Sarah Carey, our editorial director of food, looks back on growing up with this beloved cookbook, her favorite recipes, and what it has taught her.

By Kelly Vaughan
December 03, 2019
Courtesy of Simon & Schuster

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Some things never go out of style, and Joy of Cooking ($24.60, amazon.com) is one of them. The beloved cookbook and entertaining guide was first self-published by Irma Rombauer in 1931; over 80 years and 20 million print copies later, it has gotten an exciting revamp. The ninth edition is extraordinarily comprehensive; it features 600 brand-new recipes, a section on fermentation, and over 4,000 revised and updated recipes throughout its 1,200 pages. All of the editions of Joy of Cooking have been overseen by Rombauer's family; in fact, the newest version was edited by Rombauer's great-grandson, John Becker, and his wife, Megan Scott.

Copies of Joy of Cooking have been passed across generations and shared between family and friends; everyone who reads Joy gains more confidence, knowledge, and enthusiasm for home cooking. Sarah Carey, our editorial director of food, grew up with Joy: "My mother's copy was always on the shelf. She used it so much that the front and back covers were in tatters." With hundreds of recipes to choose from, the one that stands out to Sarah the most is Brownies Cockaigne—"[My mother] used to make them all the time and then top them with raspberry jam and whipped cream for a really delicious dessert."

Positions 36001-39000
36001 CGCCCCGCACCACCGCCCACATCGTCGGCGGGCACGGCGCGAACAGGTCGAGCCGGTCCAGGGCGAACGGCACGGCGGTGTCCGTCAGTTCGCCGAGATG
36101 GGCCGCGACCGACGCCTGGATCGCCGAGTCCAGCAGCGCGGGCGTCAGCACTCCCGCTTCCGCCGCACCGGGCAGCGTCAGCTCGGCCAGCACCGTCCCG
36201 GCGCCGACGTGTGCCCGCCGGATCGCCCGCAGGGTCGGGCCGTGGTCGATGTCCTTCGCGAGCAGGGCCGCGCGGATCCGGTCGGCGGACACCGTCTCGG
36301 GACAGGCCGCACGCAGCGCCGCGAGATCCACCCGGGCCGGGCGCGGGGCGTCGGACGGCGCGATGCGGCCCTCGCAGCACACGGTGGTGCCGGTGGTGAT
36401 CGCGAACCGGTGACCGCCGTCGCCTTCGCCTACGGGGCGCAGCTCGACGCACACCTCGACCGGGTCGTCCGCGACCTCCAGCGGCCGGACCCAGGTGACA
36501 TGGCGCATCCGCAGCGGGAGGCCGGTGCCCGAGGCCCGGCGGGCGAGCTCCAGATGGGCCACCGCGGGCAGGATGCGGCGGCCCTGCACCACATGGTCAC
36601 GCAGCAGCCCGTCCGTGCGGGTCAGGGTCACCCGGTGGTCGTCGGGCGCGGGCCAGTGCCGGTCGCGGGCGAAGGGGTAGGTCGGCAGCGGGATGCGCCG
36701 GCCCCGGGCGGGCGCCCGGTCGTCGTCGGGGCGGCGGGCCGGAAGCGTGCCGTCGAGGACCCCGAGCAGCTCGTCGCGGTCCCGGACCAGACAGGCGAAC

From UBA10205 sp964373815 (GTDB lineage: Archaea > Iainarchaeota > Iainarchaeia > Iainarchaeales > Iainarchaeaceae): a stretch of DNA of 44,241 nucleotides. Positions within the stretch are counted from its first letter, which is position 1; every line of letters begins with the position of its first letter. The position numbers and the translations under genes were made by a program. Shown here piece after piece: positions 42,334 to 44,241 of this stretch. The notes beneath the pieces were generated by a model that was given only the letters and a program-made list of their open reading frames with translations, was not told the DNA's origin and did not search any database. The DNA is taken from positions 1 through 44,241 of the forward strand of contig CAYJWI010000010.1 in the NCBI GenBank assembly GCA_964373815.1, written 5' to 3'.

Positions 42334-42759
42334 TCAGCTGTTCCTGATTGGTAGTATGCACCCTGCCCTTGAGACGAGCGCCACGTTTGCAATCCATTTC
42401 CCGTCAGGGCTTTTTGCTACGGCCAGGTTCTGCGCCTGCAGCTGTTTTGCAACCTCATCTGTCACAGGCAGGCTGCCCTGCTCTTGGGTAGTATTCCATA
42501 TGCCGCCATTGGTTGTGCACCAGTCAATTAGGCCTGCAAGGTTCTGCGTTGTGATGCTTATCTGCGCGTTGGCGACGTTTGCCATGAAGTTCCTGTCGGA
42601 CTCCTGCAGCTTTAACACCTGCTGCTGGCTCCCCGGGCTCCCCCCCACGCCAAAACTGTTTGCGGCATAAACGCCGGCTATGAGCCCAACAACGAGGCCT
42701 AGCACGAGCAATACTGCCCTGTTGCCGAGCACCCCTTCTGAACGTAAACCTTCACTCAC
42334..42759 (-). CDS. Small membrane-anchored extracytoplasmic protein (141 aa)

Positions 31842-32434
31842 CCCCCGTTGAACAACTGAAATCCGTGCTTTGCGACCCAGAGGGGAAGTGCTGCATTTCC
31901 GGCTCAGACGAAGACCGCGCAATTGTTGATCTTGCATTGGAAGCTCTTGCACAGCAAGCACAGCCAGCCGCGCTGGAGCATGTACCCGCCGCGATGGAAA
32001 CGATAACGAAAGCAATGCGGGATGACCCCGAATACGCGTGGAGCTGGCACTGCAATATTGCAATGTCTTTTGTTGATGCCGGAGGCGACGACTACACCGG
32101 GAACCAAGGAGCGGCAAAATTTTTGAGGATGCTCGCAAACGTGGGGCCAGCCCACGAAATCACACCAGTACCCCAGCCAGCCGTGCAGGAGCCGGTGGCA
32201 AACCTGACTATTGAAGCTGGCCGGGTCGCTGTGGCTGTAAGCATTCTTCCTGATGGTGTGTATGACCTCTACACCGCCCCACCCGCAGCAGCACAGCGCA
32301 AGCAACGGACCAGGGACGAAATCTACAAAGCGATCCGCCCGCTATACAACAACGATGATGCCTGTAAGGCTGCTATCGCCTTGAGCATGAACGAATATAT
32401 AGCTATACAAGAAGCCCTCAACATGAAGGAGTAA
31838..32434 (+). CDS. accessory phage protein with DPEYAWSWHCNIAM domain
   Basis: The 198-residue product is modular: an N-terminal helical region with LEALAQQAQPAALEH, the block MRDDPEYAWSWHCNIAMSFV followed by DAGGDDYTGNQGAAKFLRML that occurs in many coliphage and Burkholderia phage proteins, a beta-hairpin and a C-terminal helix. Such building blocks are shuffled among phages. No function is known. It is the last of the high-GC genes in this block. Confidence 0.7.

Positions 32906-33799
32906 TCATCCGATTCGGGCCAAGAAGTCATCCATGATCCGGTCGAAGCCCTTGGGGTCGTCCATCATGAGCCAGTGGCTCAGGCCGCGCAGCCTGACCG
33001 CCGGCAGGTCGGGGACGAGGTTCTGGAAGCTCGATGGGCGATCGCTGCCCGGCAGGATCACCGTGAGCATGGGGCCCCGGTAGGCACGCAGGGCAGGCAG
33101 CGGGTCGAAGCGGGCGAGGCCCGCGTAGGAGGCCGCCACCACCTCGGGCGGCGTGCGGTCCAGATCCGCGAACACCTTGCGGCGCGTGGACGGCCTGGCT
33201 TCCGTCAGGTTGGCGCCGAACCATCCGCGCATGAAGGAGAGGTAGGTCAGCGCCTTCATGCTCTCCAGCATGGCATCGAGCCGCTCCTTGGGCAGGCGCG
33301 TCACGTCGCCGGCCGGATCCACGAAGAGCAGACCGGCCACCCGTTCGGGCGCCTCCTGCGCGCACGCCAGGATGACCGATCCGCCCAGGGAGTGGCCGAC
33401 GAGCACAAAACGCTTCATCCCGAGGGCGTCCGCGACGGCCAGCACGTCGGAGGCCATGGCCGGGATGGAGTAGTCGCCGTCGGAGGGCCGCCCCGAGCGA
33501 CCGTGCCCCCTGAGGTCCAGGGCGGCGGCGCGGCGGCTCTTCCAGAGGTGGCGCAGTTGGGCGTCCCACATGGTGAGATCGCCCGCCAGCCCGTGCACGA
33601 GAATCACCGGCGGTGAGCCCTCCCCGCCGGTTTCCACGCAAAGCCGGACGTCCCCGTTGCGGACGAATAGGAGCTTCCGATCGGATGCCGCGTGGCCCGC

Related: Catch Up on What Happened in the World of 42 Burners Last Week

Sarah, however, didn't use the cookbook as a resource for herself until she became interested in canning and preserving. The tips were removed from several editions in the mid-20th century, but have been re-added in the latest edition.

As someone who develops and writes recipes professionally, Sarah appreciates the style of recipes in Joy of Cooking, specifically "how they embed the ingredients within the recipe so you are prepping as you go along." And in a time when many home cooks watch instructional videos to guide them through a dish, rather than only following a written recipe, there's something particularly remarkable about the recipes in Joy of Cooking. "I love how they always feel so 'of their time' in that they describe cooking in such a personable way, as if you were standing at the stove with them," says Sarah.

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